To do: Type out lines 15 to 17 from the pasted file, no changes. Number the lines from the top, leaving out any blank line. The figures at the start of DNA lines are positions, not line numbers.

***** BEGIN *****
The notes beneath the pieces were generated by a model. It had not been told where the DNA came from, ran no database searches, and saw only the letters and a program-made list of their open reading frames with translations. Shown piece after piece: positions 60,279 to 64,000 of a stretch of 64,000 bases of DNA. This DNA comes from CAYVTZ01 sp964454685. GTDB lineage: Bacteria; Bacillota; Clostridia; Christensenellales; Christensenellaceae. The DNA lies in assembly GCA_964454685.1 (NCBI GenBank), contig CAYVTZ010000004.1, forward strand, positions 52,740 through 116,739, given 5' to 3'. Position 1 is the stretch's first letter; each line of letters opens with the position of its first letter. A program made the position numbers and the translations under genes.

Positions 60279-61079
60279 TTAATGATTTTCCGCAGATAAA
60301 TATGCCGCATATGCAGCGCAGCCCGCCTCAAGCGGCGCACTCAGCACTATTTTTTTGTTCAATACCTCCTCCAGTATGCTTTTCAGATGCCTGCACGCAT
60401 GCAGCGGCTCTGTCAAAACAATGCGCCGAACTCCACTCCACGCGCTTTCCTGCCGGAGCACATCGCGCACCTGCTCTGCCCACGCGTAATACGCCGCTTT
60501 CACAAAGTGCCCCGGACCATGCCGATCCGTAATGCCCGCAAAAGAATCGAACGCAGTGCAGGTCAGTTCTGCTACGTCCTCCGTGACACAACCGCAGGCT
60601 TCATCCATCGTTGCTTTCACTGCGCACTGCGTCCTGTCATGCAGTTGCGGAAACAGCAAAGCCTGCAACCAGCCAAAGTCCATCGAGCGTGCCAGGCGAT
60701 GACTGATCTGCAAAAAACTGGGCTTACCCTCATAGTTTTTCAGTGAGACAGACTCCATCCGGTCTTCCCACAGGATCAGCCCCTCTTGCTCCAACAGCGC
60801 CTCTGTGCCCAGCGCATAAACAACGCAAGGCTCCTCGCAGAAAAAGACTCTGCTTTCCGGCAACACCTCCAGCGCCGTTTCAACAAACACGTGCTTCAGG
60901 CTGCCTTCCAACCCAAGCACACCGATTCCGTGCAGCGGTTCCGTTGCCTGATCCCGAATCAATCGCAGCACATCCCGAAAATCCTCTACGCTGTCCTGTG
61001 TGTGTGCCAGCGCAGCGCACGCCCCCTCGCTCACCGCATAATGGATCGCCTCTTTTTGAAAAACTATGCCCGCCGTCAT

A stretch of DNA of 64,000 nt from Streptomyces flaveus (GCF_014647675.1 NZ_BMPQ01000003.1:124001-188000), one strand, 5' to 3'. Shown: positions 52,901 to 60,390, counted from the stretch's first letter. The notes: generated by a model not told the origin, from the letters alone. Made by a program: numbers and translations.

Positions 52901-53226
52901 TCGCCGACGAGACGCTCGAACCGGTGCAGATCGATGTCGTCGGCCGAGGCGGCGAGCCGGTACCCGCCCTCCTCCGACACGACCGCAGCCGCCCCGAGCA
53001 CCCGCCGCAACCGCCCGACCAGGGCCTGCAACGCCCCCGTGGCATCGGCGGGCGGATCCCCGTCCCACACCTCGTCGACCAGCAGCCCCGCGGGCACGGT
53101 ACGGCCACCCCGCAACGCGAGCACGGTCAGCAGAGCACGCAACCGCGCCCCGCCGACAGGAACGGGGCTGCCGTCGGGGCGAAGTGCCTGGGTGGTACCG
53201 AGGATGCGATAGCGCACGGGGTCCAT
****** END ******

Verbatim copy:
53001 CCCGCCGCAACCGCCCGACCAGGGCCTGCAACGCCCCCGTGGCATCGGCGGGCGGATCCCCGTCCCACACCTCGTCGACCAGCAGCCCCGCGGGCACGGT
53101 ACGGCCACCCCGCAACGCGAGCACGGTCAGCAGAGCACGCAACCGCGCCCCGCCGACAGGAACGGGGCTGCCGTCGGGGCGAAGTGCCTGGGTGGTACCG
53201 AGGATGCGATAGCGCACGGGGTCCAT